09/13/2007 12:29 AMNanotechnology and fashionPage 2 of 3http://www.news.cornell.edu/stories/May07/nanofibers.fashion.aj.html
(c) Michael Grace-Martin
Nicole Grospe '07, left, and Andrea Clark'07 model clothing designed by Olivia Ong'07, at the Cornell Design League fashionshow. The dress and jacket containnanoparticles with antibacterial and air-purifying qualities.
A scanning electronmicroscope image shows acotton fiber with palladiumnanoparticle coating.
Anne Ju/Cornell Chronicle
Assistant professor JuanHinestroza and postdoctoralresearcher Hong Dong, in their Martha Van Rensselaer Hall lab.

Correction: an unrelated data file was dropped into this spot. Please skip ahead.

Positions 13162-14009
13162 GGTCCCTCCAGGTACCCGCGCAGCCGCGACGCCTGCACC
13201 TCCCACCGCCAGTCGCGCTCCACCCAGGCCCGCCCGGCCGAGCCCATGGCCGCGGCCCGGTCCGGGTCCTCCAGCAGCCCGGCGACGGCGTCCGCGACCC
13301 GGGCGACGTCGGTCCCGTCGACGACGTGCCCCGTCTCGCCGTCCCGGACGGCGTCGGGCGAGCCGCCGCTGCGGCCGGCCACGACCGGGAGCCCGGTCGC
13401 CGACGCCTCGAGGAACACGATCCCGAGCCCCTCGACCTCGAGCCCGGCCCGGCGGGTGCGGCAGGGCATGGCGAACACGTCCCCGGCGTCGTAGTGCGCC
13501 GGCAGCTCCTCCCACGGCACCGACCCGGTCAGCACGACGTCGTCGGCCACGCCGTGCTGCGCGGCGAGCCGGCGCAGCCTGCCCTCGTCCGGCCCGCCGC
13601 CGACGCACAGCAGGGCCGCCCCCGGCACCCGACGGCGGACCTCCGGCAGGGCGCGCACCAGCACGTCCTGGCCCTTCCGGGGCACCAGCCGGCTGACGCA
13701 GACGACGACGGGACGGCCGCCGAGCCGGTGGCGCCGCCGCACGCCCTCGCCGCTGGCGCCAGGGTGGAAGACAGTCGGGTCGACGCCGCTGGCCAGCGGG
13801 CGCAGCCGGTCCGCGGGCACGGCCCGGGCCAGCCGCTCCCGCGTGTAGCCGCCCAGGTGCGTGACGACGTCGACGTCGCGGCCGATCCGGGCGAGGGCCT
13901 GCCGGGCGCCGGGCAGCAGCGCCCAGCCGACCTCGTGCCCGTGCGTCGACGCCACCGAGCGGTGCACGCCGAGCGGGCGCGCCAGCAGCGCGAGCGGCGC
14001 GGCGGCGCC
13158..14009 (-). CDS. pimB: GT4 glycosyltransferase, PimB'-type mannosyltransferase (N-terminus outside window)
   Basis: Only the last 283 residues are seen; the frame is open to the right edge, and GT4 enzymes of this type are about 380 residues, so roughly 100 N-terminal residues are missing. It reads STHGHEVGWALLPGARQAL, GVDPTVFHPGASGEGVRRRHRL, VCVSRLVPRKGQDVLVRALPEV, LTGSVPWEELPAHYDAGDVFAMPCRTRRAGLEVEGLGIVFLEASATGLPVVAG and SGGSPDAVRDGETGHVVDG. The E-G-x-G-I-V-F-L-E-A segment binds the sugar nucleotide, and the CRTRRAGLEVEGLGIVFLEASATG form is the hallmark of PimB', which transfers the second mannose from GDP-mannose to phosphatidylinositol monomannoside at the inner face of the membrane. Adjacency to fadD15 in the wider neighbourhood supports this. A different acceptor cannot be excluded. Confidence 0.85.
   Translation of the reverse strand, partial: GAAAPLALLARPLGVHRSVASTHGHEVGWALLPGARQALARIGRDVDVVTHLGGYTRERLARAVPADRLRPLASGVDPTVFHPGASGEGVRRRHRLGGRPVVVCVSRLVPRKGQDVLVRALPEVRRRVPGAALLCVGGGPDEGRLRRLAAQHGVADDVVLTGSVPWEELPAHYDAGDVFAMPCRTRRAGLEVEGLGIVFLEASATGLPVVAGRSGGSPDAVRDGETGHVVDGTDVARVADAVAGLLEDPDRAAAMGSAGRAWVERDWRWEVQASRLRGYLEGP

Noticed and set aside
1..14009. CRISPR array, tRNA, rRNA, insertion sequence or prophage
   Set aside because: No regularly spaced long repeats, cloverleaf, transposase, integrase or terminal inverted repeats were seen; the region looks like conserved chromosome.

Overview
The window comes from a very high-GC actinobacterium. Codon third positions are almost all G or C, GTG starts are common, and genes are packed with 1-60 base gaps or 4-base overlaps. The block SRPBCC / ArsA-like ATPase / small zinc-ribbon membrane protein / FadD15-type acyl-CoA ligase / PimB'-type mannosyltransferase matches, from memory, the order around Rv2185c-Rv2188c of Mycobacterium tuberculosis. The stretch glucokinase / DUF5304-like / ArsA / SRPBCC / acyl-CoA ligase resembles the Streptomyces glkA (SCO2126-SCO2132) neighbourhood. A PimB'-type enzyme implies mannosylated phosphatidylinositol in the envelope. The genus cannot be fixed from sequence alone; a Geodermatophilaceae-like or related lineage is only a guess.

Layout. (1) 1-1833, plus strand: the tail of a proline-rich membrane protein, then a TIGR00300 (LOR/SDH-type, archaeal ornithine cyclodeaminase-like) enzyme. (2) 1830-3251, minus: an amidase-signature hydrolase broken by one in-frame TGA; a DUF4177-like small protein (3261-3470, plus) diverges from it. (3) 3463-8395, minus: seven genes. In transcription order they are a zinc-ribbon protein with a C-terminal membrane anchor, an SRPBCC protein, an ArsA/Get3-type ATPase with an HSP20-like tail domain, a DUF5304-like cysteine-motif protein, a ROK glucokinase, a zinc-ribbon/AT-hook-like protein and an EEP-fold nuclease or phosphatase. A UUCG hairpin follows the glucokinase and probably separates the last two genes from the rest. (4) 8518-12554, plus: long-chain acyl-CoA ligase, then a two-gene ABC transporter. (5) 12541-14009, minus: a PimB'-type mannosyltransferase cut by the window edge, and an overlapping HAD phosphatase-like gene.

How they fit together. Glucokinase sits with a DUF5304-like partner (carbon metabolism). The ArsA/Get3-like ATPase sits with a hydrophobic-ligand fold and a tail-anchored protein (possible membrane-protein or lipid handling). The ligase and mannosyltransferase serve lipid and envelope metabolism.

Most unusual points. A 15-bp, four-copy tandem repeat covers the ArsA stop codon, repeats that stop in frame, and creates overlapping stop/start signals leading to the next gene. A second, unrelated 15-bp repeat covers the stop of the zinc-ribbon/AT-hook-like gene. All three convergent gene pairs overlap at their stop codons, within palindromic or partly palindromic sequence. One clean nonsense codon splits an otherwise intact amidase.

innocently hip. But closer inspection -- witha microscope, that is -- shows an army of electrostatically charged nanoparticlescreating a protective shield around thecotton fibers in the top part of the dress,and the sleeves, hood and pockets of the jacket."It's something really moving toward thefuture, and really advanced," said Ong,who graduates in December and aspires todesign school. "I thought this couldpotentially be what fashion is movingtoward."Dong explained that the fabrics werecreated by dipping them in solutionscontaining nanoparticles synthesized inHinestroza's lab. The resultant colors arenot the product of dyes, but rather,reflections of manipulation of particle size or arrangement.The upper portion of the dress contains cotton coated with silver nanoparticles. Dong firstcreated positively charged cotton fibers using ammonium- and epoxy-based reactions,inducing positive ionization. The silver particles, about 10-20 nanometers across (ananometer is one-billionth of a meter) were synthesized in citric acid, which preventednanoparticle agglomeration.Dipping the positively charged cotton into thenegatively charged silver nanoparticle solutionresulted in the particles clinging to the cotton fibers.Silver possesses natural antibacterial qualities thatare strengthened at the nanoscale, thus giving Ong'sdress the ability to deactivate many harmful bacteriaand viruses. The silver infusion also reduces the needto wash the garment, since it destroys bacteria, andthe small size of the particles prevents soiling andstains.The denim jacket includes a hood, sleeves andpockets with soft, gray tweed cotton embedded withpalladium nanoparticles, about 5-10 nanometers inlength. To create the material, Dong placed negativelycharged palladium crystals onto positively chargedcotton fibers.Ong, though strictly a designer, was drawn especiallyto the science behind creating the anti-smog jacket."I thought it would be cool if [wearers] could wipe their hands on their sleeves or pockets," Ong said.Ong incorporated the resultant cotton fiber into a jacket with the ability to oxidize smog. Such propertieswould be useful for someone with allergies, or for protecting themselves from harmful gases in the